[06-Apr-20]. Dielectric measurements since 2018 were presented. Also, the advantages of using a Debye formula, where the conductivity term can be determined by the imaginary part of the seawater measurement data, were discussed. The authors obtained good agreement between the retrieved SSS and Argo data by using a George Washington University Debye model and found that it is more stable than the previously used polynomial model. Le Vine, D., Soldo, Y, and Dinnat, E.
[07-Apr-20]. The presentation provided an overview of the issues associated with satellite-derived and in-water salinity measurement match-ups. The talk focused on Aquarius and SMAP SSS, including statistics for several match-up options (e.g., closest point of approach, CPA, in space and/or time; CPA with averaging; and "all-in-box" sampling). The overall recommendation is using the "all-in-box" method for both SMAP and Aquarius with a radius of 50 km and time of +/- 3.5 days. Vinogradova Shiffer, N.
[06-Apr-20]. Presentation parsed the roles of the NASA Ocean Salinity Science Team (OSST) in terms of infrastructure and research activities. Goals, accomplishments, priorities, and future plans for the OSST were discussed. Broadening the use of salinity data beyond the OSST – e.g., in other Earth Science disciplines – was also addressed. Manaster, A.
[07-Apr-20]. An overview of the Salinity Continuity Processing System (SCPS) system was provided including a flow chart of the salinity retrieval algorithm. The talk focussed on the wide variety of ancillary data input sources including wind speed, atmospheric profiles, sea surface temperature, reference salinity, rain rate, and sea ice. A key part of this process is monitoring quality of incoming ancillary data, which is an integral part of the SCPS. Future plans include developing commonality between SMAP and Aquarius ancillary inputs for studying decadal changes in salinity. Tsontos, V., Vazquez, J., and Jiang, Y.
[07-Apr-20]. Recent updates at the NASA Physical Oceanography Distributed Active Archive System (PO.DAAC) related to salinity were presented. This includes Salinity Continuity Program (SCP) archival and distribution milestones: 7 new satellite data and 14 new in-situ datasets were released. An overview of science and user support services for the SCP was given along with web-based tools for enhanced NASA field campaign support. Authors also asked OSST and SCP members to consider contributing their own datasets to PO.DAAC. Schanze, J., Sabia, R., Guimbard, S., Reul, N., Lee, T., Le Vine, D., Dinnat, E., Vinogradova-Shiffer, N., Bingham, F., Kao, H.-Y., Carey, D. et al.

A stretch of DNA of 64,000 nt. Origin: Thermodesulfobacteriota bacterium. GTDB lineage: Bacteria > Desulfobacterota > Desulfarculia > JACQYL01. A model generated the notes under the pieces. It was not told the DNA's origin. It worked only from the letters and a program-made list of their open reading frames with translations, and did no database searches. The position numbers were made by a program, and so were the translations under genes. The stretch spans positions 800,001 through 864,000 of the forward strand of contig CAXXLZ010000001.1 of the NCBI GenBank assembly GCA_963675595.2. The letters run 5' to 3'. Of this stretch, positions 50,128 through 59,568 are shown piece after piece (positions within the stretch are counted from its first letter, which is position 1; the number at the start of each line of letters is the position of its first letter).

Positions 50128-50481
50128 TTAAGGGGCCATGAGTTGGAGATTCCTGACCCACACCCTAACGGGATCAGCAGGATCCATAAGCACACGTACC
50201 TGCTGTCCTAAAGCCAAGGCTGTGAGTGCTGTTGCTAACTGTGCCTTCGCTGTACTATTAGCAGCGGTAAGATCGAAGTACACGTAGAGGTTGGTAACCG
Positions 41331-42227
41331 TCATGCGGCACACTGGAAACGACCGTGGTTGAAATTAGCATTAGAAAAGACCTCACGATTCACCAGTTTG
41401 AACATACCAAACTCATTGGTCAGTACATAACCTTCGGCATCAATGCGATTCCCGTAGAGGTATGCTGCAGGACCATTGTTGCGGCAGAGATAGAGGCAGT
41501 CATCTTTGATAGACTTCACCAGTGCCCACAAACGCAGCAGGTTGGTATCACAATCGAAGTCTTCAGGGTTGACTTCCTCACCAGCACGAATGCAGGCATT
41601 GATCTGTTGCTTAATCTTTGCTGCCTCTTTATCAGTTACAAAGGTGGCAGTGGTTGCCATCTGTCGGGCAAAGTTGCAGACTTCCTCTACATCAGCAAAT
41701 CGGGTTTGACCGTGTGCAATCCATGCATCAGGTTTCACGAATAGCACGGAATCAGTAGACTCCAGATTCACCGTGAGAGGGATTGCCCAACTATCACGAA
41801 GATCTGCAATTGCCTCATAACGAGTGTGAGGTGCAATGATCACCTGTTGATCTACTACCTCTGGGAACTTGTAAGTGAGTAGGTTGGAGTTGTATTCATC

[07-Apr-20]. An overview of the Salinity Pilot Mission Exploitation Platform (Pi-MEP) was provided. This online platform for quality control of satellite salinity data is part of a collaborative effort between the European Space Agency (ESA) and NASA. Pi-MEP supplements U.S. salinity validation efforts and offers powerful statistical tools and hundreds of datasets. A key element of the collaboration will be unifying match-up criteria (e.g., in-situ centric, 50 km search radius, +/- 3.5 day window). Schanze, J., Sabia, R., Guimbard, S., Reul, N., Lee, T., Le Vine, D., Dinnat, E., Vinogradova-Shiffer, N., Bingham, F., Kao, H.-Y., Carey, D. et al.
[07-Apr-20]. An overview of the Salinity Pilot Mission Exploitation Platform (Pi-MEP) was provided. This online platform for quality control of satellite salinity data is part of a collaborative effort between the European Space Agency (ESA) and NASA. Pi-MEP supplements U.S. salinity validation efforts and offers powerful statistical tools and hundreds of datasets. A key element of the collaboration is unifying match-up criteria (e.g., in-situ centric, 50 km search radius, +/- 3.5 day window). Meissner, T. and Mears, C.